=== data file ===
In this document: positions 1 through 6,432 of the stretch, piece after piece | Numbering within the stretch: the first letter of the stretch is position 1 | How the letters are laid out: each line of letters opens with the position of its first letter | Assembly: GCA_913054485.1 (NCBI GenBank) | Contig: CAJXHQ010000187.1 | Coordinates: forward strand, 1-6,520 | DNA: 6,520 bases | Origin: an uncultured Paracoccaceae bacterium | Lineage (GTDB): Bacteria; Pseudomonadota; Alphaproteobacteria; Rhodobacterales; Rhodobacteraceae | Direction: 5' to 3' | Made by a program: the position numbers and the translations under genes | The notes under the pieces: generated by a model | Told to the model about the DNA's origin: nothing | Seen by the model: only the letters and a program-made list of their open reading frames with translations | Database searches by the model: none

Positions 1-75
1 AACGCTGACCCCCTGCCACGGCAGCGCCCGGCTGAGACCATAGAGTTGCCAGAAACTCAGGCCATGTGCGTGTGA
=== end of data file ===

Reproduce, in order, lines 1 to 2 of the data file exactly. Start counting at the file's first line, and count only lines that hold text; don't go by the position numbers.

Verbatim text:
In this document: positions 1 through 6,432 of the stretch, piece after piece | Numbering within the stretch: the first letter of the stretch is position 1 | How the letters are laid out: each line of letters opens with the position of its first letter | Assembly: GCA_913054485.1 (NCBI GenBank) | Contig: CAJXHQ010000187.1 | Coordinates: forward strand, 1-6,520 | DNA: 6,520 bases | Origin: an uncultured Paracoccaceae bacterium | Lineage (GTDB): Bacteria; Pseudomonadota; Alphaproteobacteria; Rhodobacterales; Rhodobacteraceae | Direction: 5' to 3' | Made by a program: the position numbers and the translations under genes | The notes under the pieces: generated by a model | Told to the model about the DNA's origin: nothing | Seen by the model: only the letters and a program-made list of their open reading frames with translations | Database searches by the model: none

Positions 1-75